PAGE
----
11 some extent by personal considerations such as family support, the need to cover the costs ofunexpectedmedicalexpenses, the inexistence ofsu cient liquidassets to purchase an annuity or liquidity concerns. For example, for older people, the risk of having to pay large medical bills or cover special health care costs induces them to retain at least afraction of their assets instead of annuitising them. Fifth, scalincentivesare consideredinsu cienttostimulateinsuranceprotection against longevity risk. In modern competitive markets, individual nancial decisions are also driven by people s perceptions about the appeal of alternative investments,bothduringtheirworkinglifetimeandafterretirement. Forinstance, some individuals may avoid annuitisation on the grounds that they can manage their assets better than institutional fund managers. In this scenario, introducing tax incentives (or tax-favoured competing assets) could undermine saving decisions in favour of buying annuity protection. Finally,in some cases there is a general mistrust of institutions providing annuities. On the supply side, the type and scope of the limitations to the development of annuity markets is also signi cant. First, high-quality informationon mortality tables depicting aparticular group s distribution of expectedremaining lifetime is required. Projected mortality tables should take into consideration the stochastic nature of the remaining lifetime and encompass cohort e ects. Uncertainty regarding mortality tables can cause insurance companies to prices annuities conservatively,exacerbating adverse selection problems and lowering the access to the market. Additionally,uncertainty regarding mortality data can cause individuals to seriously underestimate their survival prospects, which, in turn, can lead them to undervalue the importance of longevity insurance. Dissemination of mortality should, in this sense, be considered amatter of public interest and form part of aclear supervision policy. In Portugal, there are not regulatory lifetables (neither contemporaneous lifetables nor prospective lifetable) either for the Portuguese overall population or for life insured populations. As aresult, life insurance companies are forced to use as their technical basis lifetables adopted in other countries. Although this practice is authorized by the supervising authorities, using asurvivallawdrawnupfrom other population s experience, potentially biased when compared to the demographic conditions observed in Portugal, involves signi cant basis risks, in particular the risk of overestimating the mortality risk of the population. InSection3we address this issue and derive the rst prospective lifetables for the Portuguese general population. Second, annuity markets are often a ected by strong adverse-selection problems. This arises if buyers of annuities prove to be live longer than average, 11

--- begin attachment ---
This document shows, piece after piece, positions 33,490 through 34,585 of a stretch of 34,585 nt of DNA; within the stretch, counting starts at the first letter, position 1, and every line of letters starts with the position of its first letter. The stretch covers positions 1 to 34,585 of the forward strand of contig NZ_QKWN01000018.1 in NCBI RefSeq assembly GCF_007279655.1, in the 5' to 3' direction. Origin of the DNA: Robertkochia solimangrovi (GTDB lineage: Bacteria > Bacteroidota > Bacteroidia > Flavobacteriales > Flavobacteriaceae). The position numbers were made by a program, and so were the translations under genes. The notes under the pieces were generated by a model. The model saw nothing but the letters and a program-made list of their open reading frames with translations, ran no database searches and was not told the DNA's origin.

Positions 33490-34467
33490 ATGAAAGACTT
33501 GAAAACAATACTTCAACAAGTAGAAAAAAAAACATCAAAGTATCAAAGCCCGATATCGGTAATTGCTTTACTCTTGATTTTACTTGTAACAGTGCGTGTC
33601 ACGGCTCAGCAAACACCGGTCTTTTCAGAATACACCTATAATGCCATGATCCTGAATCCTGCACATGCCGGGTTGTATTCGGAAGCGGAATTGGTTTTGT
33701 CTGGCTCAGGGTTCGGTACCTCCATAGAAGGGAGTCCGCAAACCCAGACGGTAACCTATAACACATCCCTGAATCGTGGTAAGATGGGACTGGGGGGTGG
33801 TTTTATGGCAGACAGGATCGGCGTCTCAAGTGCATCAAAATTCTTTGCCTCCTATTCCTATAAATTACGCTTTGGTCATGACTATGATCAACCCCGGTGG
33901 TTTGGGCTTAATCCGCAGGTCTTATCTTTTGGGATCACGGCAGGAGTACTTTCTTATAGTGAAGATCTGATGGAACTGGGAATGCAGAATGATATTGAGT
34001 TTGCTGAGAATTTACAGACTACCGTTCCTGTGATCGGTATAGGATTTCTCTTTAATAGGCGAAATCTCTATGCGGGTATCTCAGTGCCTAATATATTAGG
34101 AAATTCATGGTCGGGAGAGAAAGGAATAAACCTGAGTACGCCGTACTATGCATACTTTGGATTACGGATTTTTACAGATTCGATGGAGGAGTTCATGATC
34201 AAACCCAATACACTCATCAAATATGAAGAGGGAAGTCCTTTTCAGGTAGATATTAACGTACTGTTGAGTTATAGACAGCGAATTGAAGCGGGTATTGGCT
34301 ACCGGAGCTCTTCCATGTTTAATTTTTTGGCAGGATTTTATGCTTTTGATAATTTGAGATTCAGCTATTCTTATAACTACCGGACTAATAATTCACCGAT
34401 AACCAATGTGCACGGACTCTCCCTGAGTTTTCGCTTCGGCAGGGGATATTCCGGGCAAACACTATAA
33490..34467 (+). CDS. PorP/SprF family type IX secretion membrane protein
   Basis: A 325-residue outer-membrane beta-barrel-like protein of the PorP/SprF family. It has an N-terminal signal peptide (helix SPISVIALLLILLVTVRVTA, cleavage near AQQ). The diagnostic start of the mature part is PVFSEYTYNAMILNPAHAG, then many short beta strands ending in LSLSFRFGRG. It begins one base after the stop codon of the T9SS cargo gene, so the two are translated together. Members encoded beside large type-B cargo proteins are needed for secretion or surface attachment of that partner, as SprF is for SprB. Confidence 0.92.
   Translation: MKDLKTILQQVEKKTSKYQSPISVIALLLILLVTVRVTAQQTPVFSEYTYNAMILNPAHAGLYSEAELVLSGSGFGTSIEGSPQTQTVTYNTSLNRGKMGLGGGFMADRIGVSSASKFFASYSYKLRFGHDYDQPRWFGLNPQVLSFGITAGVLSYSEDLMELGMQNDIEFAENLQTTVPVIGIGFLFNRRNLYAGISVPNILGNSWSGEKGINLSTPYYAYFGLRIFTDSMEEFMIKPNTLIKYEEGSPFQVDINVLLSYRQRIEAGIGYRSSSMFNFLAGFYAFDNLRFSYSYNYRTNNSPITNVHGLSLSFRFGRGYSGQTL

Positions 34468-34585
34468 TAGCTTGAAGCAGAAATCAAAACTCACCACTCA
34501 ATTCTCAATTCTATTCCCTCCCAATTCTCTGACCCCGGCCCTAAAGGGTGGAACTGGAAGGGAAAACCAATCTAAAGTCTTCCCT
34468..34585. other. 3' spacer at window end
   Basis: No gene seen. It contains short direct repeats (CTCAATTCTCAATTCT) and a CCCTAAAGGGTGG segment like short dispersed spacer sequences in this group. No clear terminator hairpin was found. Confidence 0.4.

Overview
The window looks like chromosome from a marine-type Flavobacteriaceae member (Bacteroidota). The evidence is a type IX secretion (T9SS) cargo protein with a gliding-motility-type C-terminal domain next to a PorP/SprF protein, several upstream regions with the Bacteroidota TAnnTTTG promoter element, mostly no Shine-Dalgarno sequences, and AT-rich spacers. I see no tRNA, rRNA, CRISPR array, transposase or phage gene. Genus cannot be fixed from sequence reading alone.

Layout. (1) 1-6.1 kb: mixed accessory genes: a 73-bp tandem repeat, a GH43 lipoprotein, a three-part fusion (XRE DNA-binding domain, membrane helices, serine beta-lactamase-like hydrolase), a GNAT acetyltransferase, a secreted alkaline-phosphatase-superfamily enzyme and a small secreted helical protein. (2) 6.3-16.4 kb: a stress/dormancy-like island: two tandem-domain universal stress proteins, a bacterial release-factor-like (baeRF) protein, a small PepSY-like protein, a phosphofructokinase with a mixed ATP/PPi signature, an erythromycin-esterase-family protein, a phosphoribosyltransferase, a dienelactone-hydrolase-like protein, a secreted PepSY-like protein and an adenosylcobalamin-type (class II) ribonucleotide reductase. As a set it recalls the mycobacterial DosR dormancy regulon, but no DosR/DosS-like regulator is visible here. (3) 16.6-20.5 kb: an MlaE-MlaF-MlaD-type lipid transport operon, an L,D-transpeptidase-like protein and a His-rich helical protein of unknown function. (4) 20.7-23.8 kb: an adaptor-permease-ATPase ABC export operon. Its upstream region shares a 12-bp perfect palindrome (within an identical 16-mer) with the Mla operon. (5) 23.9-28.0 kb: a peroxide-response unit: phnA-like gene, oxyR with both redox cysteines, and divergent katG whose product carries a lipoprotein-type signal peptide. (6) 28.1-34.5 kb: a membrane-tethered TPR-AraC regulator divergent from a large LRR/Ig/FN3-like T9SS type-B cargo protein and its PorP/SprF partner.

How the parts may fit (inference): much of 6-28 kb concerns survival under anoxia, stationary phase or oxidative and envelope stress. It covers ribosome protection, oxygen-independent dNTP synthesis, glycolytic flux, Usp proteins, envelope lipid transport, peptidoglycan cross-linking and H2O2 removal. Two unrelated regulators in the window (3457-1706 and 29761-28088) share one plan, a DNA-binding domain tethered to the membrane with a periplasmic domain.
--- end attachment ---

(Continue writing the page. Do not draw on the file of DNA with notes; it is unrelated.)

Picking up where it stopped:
12 inducing insurance companies to devise separate mortality tables for annuitants as opposed to those for the general population. The existence of adverse selection problems induces companies to include signi cant margins when pricing for annuity contracts. Whether adverse selection is quantitatively important may depend on whether annuitisation is considered optional or mandatory. In this sense, increasing compulsory annuitisation can signi cantly reduce adverse-selection problems. Third, the potential for growth in annuity markets cannot be fully accommodated if insurance companies lack assets with which to back the long-term promises represented by annuities. Appropriate asset types either do not exist or are available in insu cient quantity.insurance companies o ering annuity products are faced with two major risk sources: interest-rate risk and longevity risk. Standard immunisation theory suggests that in order to protect themselves from small changes in the term structure of interest rates, insurance companies should back their annuity portfolios with assets whose respective durations equal those of the annuity liabilities, and whose respective convexities are larger than those of the annuity liabilities. This is di cult in practice, since long-term bonds are not available in most bond markets. Moreover, if real annuities are to be provided, real long-term bonds will have to be issued as well. This means that annuity markets would de nitely bene t from the issuance of long-term government bonds. Moreover, recent events in Argentina and Russia have shown that the quality of assets considered is important, since the possibility of default is real. On the other hand, longevity risk, i.e., the chance that entire cohorts live longer than anticipated in projected mortality tables, remains areal concern for insurance companies sellingannuity products, sincesubstantialchangesinmortality patterns couldseriously challenge their pro tability.insurance companies can, for example, hedge longevity risk with o setting life insurance contracts, reducing (butnoteliminatingcompletely)the impactofnegativemortalityscenarios. Some advocate that governments (orprivatecompanies) shouldissue cohort survivor bonds (or longevity bonds), i.e., bonds whose future coupons payments depend on asurvivorship index (for example, the percentage of the whole population of retirement age -say 65 -onthe issue date still alive onthe future coupon payment dates). 2 Although survivor bonds are good candidates for hedging aggregate mortality risk, they do not provide aperfect hedge against the particular characteristics of acompany s pool of annuitants. In this sense, there is basis risk between the 2 See, e.g., Blake and Burrows (2001) and Blake et al. (2006a). 12